Why You Need to Talk to a Program Officer
Welcome back to the second installment of this newsletter on grant writing. Today’s topic: talk to your program officer.
In grant writing, one of the most important things you can do to move the needle on your success is talk to a program officer.
If you’re new to grant writing, program officers are people who manage programs at funders. A program is a portfolio of research or scholarship. Programs are usually guided by goals or missions.
You need to speak to your program officer because program officers understand these goals and missions. In addition, program officers know the program’s current and past portfolio. This is valuable information. Tapping into this knowledge will help you figure out how your work does (or does not) fit the program. That’s a key to being competitive in grant writing. Funders want to fund work that furthers their mission.
Scholars often worry that they’ll bother program officers if they reach out. The opposite is usually true. Most program officers want to hear from you. They are invested in mentoring. Besides being fulfilling, mentoring ensures that the program receives top level ideas from outstanding scholars like you. And, having a conversation before submission can help everyone make sure you are targeting the right grant mechanism. That’s a win for you and for the funder.
A few tips:
- How to find your program officer. Their name and contact information should be in your grant application instructions. Funders want you to be able to find program officers. It’s in everyone’s best interest for you to submit ideas that are a great fit for the funder. Program officers don’t always talk to applicants. Talk to a mentor to find out if this is customary for your program.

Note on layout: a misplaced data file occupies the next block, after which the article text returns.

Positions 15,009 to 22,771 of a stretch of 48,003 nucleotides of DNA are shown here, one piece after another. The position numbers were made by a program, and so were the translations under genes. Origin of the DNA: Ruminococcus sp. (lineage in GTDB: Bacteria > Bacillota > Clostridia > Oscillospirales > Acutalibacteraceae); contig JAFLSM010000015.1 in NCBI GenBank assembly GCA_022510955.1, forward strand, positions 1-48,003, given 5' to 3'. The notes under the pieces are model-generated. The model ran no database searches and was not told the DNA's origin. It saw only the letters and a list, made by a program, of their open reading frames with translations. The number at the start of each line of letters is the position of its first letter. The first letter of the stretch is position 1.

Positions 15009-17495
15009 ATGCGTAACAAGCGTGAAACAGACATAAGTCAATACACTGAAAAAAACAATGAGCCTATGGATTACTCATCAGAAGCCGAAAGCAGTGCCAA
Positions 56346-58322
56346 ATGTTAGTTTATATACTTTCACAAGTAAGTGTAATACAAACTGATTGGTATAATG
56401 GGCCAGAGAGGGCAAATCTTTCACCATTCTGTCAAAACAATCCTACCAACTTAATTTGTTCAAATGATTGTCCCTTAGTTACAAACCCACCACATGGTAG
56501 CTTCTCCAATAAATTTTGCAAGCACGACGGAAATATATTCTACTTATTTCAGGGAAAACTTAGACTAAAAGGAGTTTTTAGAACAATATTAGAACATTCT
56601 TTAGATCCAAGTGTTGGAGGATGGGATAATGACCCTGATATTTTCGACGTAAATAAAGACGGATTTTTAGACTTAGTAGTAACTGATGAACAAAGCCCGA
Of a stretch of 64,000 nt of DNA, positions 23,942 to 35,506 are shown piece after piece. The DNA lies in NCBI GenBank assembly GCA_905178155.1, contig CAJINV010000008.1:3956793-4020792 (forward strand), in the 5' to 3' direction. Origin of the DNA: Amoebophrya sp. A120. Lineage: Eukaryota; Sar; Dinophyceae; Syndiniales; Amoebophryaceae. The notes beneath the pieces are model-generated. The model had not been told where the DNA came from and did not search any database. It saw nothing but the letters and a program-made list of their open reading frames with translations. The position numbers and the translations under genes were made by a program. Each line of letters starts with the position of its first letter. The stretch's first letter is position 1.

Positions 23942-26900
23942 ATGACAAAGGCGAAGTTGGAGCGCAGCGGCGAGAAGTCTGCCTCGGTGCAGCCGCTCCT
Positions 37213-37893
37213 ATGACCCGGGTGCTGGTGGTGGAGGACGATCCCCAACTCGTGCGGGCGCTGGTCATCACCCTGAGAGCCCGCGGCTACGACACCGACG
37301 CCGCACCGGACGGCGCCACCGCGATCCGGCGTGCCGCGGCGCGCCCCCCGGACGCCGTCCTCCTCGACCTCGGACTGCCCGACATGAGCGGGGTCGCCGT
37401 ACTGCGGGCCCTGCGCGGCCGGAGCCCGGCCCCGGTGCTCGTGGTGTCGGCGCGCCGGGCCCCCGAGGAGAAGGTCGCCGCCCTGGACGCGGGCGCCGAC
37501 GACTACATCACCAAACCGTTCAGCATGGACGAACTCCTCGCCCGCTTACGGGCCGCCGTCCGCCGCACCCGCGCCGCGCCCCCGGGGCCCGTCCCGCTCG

- Best time to reach out. After you have a one pager for an idea (e.g., the Specific Aims page if you’re writing a National Institutes of Health grant). It’s easier for you to have a productive conversation with a program officer if you have thought about what you want to do with a grant.
- How to reach out. Send an email (attach your one pager) to ask if they might be willing to discuss your one pager and the fit of your work with the program. Keep your email short. I recommend one paragraph max.
You are building relationships with program officers. Program officers will hopefully have a great influence on your career for years to come. Don’t forget to reach out again after you submit your grant and after the reviews come back for your grant.
Happy grant writing!
P.S. If you found today’s installment helpful, would you mind sharing it with a friend? I’m trying to make sure everyone has access to grant writing training so we can hear and fund society’s best ideas.
P.P.S. I hope you get a chance to spend time this month on things you love. One of my great joys right now is baking. Here’s a pineapple upside down cake I made, with walnuts. I highly recommend adding walnuts if you aren’t allergic to them.